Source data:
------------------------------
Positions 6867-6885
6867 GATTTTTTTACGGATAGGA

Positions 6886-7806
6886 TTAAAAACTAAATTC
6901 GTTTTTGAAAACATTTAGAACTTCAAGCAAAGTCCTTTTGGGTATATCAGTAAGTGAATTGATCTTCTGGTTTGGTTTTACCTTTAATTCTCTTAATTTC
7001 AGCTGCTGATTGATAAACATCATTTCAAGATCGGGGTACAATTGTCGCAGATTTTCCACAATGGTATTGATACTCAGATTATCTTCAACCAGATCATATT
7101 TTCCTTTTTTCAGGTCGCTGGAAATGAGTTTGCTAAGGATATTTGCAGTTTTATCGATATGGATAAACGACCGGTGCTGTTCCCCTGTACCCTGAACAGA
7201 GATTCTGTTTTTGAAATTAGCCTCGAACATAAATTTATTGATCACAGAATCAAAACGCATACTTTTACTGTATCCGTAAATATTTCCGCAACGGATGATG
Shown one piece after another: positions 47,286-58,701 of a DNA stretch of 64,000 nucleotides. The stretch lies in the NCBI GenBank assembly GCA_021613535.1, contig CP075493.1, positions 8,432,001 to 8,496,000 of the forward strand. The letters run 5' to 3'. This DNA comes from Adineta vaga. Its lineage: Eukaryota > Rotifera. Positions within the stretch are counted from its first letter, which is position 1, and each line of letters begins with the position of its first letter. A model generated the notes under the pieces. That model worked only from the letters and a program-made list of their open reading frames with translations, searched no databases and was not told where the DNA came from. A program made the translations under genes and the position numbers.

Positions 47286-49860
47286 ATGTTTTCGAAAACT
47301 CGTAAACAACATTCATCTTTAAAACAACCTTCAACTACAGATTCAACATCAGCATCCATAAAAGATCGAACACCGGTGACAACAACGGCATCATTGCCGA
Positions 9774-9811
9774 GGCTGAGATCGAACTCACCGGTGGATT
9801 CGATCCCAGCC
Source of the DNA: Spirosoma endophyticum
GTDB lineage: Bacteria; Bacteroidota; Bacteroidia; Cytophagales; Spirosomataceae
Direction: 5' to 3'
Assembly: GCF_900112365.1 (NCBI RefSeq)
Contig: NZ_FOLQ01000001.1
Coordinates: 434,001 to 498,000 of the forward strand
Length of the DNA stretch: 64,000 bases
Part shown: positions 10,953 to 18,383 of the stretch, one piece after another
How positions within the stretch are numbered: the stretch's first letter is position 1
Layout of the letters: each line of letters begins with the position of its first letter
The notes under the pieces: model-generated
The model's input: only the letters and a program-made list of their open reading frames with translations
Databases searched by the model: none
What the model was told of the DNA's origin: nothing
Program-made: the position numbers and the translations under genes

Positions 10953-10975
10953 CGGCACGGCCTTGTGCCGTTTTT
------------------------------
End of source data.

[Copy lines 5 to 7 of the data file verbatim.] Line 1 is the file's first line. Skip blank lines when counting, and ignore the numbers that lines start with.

6901 GTTTTTGAAAACATTTAGAACTTCAAGCAAAGTCCTTTTGGGTATATCAGTAAGTGAATTGATCTTCTGGTTTGGTTTTACCTTTAATTCTCTTAATTTC
7001 AGCTGCTGATTGATAAACATCATTTCAAGATCGGGGTACAATTGTCGCAGATTTTCCACAATGGTATTGATACTCAGATTATCTTCAACCAGATCATATT
7101 TTCCTTTTTTCAGGTCGCTGGAAATGAGTTTGCTAAGGATATTTGCAGTTTTATCGATATGGATAAACGACCGGTGCTGTTCCCCTGTACCCTGAACAGA